Microsoft: The Wal-Mart of Software

At a time of economic uncertainty, Microsoft serves as a Wal-Mart of software, offering high-volume, low-cost products, a Microsoft executive said in an interview.

Discussing Microsoft's economic value points and its open source outreach last week, Robert Duffner, senior director of Platform and Open Source Strategy at Microsoft, compared the company to the giant discount department store chain, calling the Redmond, Wash. software giant the Wal-Mart of software.

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"We're a good choice right now in this economic downturn," Duffner said.

In the current economic climate, Microsoft is finding that strategic IT vendors become even more strategic, Duffner said. Companies should be enlisting these vendors to help reduce costs, he said.

As an example of Microsoft's cost-cutting efforts for customers, the company is heralding its Hyper-V virtualization software featured in Windows Server 2008 and virtualization management capabilities in its System Center product. Virtualization enables consolidation of servers and can cut the costs of software and licensing, Duffner said. 

Duffner also cited online versions of software like Microsoft Office, Sharepoint, and Exchange as potential cost-savers. The company is looking at business models for the online products that might save customers money, such as selling advertising to pay for the services. 

He stressed the company's epiphany pertaining to open-source software. While Duffner does not see Microsoft offering up bread-and-butter products like Windows or Word to open source, the company nonetheless has forged a host of partnerships in the open source realm with such companies as SugarCRM, Novell, Zend Technologies, and Sun, he said.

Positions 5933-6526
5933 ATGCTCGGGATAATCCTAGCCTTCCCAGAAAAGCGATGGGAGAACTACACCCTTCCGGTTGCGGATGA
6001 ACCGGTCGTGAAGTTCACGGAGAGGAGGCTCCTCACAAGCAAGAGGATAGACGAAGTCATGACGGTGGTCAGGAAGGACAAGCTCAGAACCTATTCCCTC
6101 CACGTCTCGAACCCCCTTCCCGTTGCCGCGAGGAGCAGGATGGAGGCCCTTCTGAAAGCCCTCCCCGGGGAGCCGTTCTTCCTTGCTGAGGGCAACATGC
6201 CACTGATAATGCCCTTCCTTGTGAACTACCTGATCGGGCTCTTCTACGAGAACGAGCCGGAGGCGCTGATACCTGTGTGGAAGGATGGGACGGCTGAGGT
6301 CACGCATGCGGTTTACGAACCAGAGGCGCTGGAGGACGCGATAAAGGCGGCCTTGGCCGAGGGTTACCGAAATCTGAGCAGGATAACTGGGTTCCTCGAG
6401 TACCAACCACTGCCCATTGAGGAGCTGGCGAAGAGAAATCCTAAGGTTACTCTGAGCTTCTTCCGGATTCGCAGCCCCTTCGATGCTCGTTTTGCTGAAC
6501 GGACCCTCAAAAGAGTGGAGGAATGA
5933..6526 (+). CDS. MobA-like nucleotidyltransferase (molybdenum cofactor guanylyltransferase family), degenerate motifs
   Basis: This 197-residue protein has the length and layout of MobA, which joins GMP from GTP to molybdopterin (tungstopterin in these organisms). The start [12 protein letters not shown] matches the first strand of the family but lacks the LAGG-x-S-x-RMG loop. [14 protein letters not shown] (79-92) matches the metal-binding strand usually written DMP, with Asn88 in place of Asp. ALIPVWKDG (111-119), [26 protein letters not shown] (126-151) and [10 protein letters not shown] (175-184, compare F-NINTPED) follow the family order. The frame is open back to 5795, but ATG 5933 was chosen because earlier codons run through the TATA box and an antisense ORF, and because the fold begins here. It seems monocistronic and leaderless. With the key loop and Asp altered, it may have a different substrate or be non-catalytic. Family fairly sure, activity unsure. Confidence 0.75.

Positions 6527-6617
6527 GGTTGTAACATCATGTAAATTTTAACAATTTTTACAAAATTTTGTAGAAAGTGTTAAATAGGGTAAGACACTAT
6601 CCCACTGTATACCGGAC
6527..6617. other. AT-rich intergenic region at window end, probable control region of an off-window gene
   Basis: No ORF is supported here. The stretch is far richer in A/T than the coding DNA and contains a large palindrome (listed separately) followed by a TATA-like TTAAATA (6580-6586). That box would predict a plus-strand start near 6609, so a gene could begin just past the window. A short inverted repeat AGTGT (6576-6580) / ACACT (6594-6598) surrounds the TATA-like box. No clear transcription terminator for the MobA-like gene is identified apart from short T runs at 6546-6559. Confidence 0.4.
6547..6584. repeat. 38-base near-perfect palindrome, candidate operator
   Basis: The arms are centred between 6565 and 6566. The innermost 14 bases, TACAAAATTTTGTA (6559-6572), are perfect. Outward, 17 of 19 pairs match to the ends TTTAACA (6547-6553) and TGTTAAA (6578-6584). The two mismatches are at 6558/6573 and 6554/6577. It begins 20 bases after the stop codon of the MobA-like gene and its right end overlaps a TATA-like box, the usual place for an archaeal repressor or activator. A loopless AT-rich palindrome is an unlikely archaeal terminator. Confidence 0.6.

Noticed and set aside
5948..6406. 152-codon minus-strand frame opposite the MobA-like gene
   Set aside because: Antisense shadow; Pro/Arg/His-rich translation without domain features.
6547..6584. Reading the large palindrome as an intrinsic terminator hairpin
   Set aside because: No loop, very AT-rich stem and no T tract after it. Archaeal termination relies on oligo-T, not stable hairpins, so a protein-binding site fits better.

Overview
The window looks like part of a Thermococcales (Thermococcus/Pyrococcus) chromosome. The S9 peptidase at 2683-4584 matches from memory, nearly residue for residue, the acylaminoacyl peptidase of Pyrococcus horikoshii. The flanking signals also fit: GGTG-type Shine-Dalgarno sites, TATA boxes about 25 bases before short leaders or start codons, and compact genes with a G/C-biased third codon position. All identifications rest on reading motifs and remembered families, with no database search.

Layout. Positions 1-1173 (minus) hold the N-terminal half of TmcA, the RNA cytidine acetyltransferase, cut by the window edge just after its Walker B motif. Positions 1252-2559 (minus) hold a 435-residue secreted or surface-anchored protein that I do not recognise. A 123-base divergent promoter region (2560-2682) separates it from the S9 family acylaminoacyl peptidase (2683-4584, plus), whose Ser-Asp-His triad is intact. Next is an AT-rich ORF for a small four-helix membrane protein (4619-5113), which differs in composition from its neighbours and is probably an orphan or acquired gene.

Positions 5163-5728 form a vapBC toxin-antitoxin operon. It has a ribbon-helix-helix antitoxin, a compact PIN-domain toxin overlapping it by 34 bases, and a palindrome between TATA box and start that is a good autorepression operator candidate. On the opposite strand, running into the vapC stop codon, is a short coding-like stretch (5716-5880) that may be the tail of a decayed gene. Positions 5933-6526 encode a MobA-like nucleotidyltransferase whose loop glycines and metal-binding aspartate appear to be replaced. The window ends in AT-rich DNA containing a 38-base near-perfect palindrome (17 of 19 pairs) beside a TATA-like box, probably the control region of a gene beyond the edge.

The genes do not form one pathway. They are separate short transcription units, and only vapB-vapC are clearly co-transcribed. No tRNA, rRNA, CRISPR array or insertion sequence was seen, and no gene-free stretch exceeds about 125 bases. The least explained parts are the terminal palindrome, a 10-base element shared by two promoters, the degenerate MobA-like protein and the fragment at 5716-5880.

The company also worked on efforts like improving the ability of Windows to run PHP applications, Duffner noted.

Open-source software has been touted as a more economical choice than commercially priced software, which Microsoft offers. But acquisition costs are only about 7 percent of total costs of ownership for server software during a three-year period, said Duffner, citing IDC numbers. There are other costs to cope with, such as staffing and training. Microsoft software can gain an edge when these factors are measured, according to Duffner.

"The cost of acquisition really doesn't represent the whole story. [There is a need] to look at the total cost of ownership," he stressed.

"More and more organizations are becoming very pragmatic and understand this and especially the ones that experienced working with both Linux and Windows environments," he said.

Microsoft, however, has generated a considerable degree of disdain in open source and free software communities as expressed on sites such as "Boycott Novell."

(A "Boycott Novell" representative had harsh words for a two-year-old Novell-Microsoft partnership in a recent InfoWorld retrospective on the arrangement.)

"I think there's some statements that our executives have made in the past that have engendered some strong emotional reactions," Duffner said. He cited Microsoft CEO Steve Ballmer's raising questions about whether Microsoft patents were being violated in Linux.

Duffner said there will always a hardcore group of people in the open source realm that view Microsoft as antagonistic. But he emphasized the company's recent accommodations for open source and its willingness to look at innovation from all sources.

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